Written on Wednesday December 11, 2013
Brian Lamb is the epitome of a man with a vision, who made that vision a reality. And, the impact of Lamb's innovation is unmistakeable on American politics. Lamb was the driving force behind C-SPAN, the revolutionary cable television network that brought live coverage of the U.S. House of Representatives and U.S. Senate to the American people.
It was an idea whose time had come, and Lamb's tenacity led to formation of one of the most important cable television networks in American TV history. Before there was CNN or ESPN, there was C-SPAN. C-SPAN's cameras gave an unflinching view of the workings of the federal government and the network later branched out to provide extended, in-depth coverage of the White House, political campaigns and much more. The presence of C-SPAN even changed the way politics is performed in the U.S.
I don't want to tell the story - let Brian Lamb tell you himself in Brian Lamb On The Record. I interviewed the C-SPAN founder and host after he received the Gaylord Prize for Journalism Excellence from the University of Oklahoma's Gaylord College of Journalism and Mass Communication. In person, Lamb is much more opinionated than you would imagine for a man whose network continually walks the fine line of objective journalism. C-SPAN's journalists avoid injecting opinion into their programs, giving viewers information so they can make up their own minds about candidates, issues and government policies.
Brian Lamb stepped down as C-SPAN Chief Executive in March, 2012 and was succeeded by Rob Kennedy and Susan Swain on April 1, 2012. Lamb stayed on as executive chairman and host.
For more on Brian Lamb, I invite you to read this biography from Purdue University, his alma mater. It was published on January 6, 2010. On April 8, 2011 the Purdue Board of Trustees announced the creation of the Brian Lamb School of Communication at Purdue. On July 1, 2011, the new "school" officially replaced the Department of Communication at Purdue and is named after Brian Lamb, a department alumnus, Co-Founder and CEO of C-SPAN and one of two Purdue alumni (the other being Neil Armstrong) to receive the Presidential Medal of Freedom:
Brian Lamb is the CEO of C-SPAN Networks. He's been at the helm of the public affairs channel since he helped the cable industry launch it 32 years ago on March 19, 1979. Today, C-SPAN employs approximately 270 people and delivers public affairs programming on three television channels to the nation's cable and satellite customers; globally to Internet users via C-SPAN.org and 15 other internet sites; and to radio listeners through C-SPAN radio—an FM station in Washington that can also be heard on XM satellite service nationwide.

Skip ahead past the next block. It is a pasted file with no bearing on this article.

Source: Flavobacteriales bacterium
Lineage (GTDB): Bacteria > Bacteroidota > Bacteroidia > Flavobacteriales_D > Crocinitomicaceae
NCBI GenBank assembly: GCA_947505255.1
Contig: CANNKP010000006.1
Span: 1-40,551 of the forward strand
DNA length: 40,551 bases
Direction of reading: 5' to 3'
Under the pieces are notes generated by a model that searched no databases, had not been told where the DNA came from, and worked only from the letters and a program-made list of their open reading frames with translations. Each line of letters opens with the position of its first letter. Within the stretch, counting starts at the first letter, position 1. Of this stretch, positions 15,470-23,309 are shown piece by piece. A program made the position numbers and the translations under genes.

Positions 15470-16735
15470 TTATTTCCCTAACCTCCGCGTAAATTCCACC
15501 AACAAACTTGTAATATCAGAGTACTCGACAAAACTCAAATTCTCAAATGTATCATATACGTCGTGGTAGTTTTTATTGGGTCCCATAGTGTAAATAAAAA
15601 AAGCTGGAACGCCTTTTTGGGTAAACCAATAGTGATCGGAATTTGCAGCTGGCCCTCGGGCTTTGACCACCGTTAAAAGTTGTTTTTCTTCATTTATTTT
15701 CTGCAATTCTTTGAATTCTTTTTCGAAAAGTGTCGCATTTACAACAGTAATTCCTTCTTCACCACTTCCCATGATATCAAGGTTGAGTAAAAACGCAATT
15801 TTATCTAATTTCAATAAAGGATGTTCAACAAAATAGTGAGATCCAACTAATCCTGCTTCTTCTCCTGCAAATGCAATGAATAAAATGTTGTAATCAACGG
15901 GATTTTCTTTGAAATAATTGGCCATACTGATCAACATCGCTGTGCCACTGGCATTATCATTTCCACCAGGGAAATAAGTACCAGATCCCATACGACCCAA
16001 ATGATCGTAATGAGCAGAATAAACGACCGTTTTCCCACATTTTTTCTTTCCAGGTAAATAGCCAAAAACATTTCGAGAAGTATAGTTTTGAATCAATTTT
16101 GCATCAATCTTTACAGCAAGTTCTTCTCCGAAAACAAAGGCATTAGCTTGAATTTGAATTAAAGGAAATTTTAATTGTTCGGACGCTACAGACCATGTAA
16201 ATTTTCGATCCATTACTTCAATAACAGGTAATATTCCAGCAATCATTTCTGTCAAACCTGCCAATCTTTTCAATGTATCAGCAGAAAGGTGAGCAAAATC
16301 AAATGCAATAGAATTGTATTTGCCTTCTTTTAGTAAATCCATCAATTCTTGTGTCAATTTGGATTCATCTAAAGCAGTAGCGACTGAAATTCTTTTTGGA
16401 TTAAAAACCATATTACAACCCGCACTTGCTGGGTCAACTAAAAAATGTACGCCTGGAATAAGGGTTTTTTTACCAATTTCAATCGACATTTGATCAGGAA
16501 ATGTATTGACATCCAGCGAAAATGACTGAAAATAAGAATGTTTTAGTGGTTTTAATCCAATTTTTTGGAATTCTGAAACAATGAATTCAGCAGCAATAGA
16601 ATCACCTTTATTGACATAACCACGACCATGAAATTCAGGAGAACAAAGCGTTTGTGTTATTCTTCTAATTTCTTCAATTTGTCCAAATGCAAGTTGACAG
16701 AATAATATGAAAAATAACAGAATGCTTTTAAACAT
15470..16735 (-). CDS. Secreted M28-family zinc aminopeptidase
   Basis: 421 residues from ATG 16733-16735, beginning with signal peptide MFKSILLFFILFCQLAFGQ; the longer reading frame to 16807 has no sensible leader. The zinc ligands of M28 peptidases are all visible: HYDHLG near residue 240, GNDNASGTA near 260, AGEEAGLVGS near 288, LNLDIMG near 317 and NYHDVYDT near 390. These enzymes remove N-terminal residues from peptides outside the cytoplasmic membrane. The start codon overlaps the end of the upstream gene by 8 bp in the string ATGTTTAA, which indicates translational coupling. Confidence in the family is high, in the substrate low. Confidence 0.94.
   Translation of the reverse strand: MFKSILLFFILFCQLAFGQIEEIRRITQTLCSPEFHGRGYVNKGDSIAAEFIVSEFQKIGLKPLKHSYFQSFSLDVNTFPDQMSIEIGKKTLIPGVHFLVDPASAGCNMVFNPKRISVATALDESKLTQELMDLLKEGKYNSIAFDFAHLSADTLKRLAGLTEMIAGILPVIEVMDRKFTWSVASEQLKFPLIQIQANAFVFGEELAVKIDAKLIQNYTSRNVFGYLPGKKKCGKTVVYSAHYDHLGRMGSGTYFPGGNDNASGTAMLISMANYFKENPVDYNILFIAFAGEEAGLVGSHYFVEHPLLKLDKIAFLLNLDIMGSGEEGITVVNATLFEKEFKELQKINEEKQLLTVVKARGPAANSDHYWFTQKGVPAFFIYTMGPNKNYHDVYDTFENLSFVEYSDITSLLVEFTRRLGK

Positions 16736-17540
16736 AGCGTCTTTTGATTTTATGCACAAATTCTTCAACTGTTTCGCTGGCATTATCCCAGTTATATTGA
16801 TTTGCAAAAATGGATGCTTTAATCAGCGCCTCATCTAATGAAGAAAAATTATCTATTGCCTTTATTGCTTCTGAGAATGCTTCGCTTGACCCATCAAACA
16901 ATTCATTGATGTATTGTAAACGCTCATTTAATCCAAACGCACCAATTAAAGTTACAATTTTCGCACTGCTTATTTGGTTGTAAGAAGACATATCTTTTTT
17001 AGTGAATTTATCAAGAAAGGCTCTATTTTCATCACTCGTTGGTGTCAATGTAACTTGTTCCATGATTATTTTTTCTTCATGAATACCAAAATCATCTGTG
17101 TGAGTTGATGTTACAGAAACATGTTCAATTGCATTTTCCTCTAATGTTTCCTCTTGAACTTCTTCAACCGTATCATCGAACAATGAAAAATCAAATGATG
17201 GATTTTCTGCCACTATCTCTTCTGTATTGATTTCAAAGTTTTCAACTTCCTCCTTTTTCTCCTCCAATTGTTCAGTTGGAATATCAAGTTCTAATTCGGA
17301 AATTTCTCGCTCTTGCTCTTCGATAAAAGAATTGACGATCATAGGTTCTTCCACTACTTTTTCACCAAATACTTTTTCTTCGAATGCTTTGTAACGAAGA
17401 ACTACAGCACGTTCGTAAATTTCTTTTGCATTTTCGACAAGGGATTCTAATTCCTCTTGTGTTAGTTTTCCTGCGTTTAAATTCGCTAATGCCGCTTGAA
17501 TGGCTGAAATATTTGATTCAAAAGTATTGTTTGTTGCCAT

Brian has also been a regular on-air presence at C-SPAN since the network's earliest days. Over the years, he has interviewed Presidents Nixon, Ford, Carter, Reagan, George H.W. Bush, Clinton, and George W. Bush and many world leaders such as Margaret Thatcher and Mikhail Gorbachev. For 15 years, beginning in 1989, he interviewed 800 non-fiction authors for a weekly program known as Booknotes. Four books of collected interviews have been published based on the Booknotes series. Currently, Brian hosts Q and A, an hour long interview program on Sunday evening with people who are making things happen in politics, media, education or technology.
Brian Lamb is a Hoosier, born and raised in Lafayette, Indiana. Interested in broadcasting as a child, he built crystal radio sets to pick up local signals. During high school and college, he sought out jobs at Lafayette radio and television stations, spinning records, selling ads, and eventually hosting his own television program.
After graduating from Purdue with a degree in speech, Brian joined the Navy. His tour included the USS Thuban, White House duty during the Johnson Administration and a stint in the Pentagon public affairs office during the Vietnam War.
In 1967, his navy service complete, Brian returned home to Lafayette. However, it wasn't long before he returned to the nation's capital where he began as a freelance reporter for UPI radio. Later, he served as a Senate press secretary and worked for the White House Office of Telecommunications Policy at a time when a national strategy was being developed for communications satellites.
In 1974, Brian returned to journalism, publishing a biweekly newsletter called The Media Report. He also covered telecommunications issues as Washington bureau chief for Cablevision Magazine. It was from this vantage point that C-SPAN began to take shape.
Congress was about to televise its proceedings; the cable industry was looking for programming to deliver to its customers by satellite. Brian brought these two ideas together with C-SPAN, which launched with the first televised House
of Representatives debate on March 19, 1979.
Brian and his wife Victoria are longtime residents of Arlington, Virginia. When he's not reading newspapers or non-fiction books, Brian is often in hot pursuit of the latest country music release.
(This biography was published on January 6, 2010 by the Purdue University College of Liberal Arts.)